☛ Do not go ahead with the purchase if the retailer does not comply with your request.
Inquire About the Origin of the Diamonds
☛ Try to find out more about the background of the diamond you intend to purchase.
☛ Even though the Kimberley Process does not require the retailers to know from which mine their diamonds originated, a select few retailers have taken measures to trace the origin of the diamonds being sold by them.
☛ Consumers are within their right to ask about the source or origin of the diamonds sold by the jewelers. Therefore, you must inquire about the mine from which the diamonds being shown to you were extracted.
☛ As a rule, you must avoid those retailers that fail or refuse to identify the mine and country from where the diamonds were extracted.
Request for a Written Guarantee by Their Diamond Suppliers
☛ Ask the retailer to show you the government-validated Kimberley Process certificate for the diamonds you wish to purchase.
☛ Secondly, ask the retailers if their diamond suppliers adhere to The World Diamond Council's System of Warranties for rough and polished diamonds. You, being the buyer, have every right to request the retailer to show you an invoice with a guarantee statement from the diamond suppliers.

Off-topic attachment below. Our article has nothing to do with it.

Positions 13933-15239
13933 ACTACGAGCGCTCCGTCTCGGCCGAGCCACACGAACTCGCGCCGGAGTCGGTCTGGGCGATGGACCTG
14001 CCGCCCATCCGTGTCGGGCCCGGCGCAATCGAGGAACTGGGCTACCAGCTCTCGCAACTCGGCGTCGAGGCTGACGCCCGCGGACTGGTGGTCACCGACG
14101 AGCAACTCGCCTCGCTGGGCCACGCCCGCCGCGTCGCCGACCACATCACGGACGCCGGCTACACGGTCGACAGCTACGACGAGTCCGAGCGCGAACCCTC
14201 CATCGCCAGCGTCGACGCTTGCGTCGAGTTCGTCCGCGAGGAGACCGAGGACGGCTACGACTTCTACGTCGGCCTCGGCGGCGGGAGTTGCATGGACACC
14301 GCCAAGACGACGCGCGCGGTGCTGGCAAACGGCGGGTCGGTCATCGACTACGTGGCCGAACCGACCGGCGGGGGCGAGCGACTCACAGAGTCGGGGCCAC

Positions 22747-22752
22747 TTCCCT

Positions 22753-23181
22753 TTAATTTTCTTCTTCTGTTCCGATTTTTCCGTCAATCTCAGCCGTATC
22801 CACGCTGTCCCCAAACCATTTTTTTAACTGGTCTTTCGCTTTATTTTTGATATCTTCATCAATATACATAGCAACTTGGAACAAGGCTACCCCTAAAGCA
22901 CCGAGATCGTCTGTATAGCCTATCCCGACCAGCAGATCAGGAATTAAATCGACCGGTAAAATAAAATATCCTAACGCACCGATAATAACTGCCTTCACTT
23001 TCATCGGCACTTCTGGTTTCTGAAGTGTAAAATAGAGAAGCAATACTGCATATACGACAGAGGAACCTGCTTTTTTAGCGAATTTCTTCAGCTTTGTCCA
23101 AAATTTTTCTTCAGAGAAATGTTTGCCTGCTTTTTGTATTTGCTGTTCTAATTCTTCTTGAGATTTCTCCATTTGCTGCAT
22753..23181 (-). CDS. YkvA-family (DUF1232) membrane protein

☛ Also known as 'The System of Warranties', the guarantee statement ought to state the following:
"The diamonds herein invoiced have been purchased from legitimate sources not involved in funding conflict and in compliance with United Nations resolutions. The seller hereby guarantees that these diamonds are conflict free, based on personal knowledge and/or written guarantees provided by the supplier of these diamonds."
Opt for Ethically-sourced Diamonds
☛ Ethically-sourced diamonds go many steps further than the standards expected by the Kimberley Process. The mining of such diamonds is carried out under humane conditions and does not involve brutalities such as torture, child and forced labor, and environmental devastation.
For instance, Canadian diamonds are governed by the Canadian Diamond Code of Conduct, which ensures that the diamonds mined in Canada meet the criteria of sustainable development.
☛ Therefore, mining in Canada meets the expected global standards of environmental protection. It also ensures that the Northern communities involved in the mining process in Canada are socially and economically benefited.
☛ This voluntary program has a list of retailers who are code members. These members are required to provide the consumer with the following information:
The principles followed by the Canadian Diamond Code of Conduct
Diamond identification number
Date and number of the invoice from the diamond supplier
Retailer's name and address
The place/country where the diamond was cut and polished
A description of the diamond and its place of origin
The Kimberley Process requires that consumers ask prudent questions from the diamond retailers before going ahead with a purchase. Making an informed purchase is the only way to remove and prevent conflict diamonds from seeping into the mainstream market.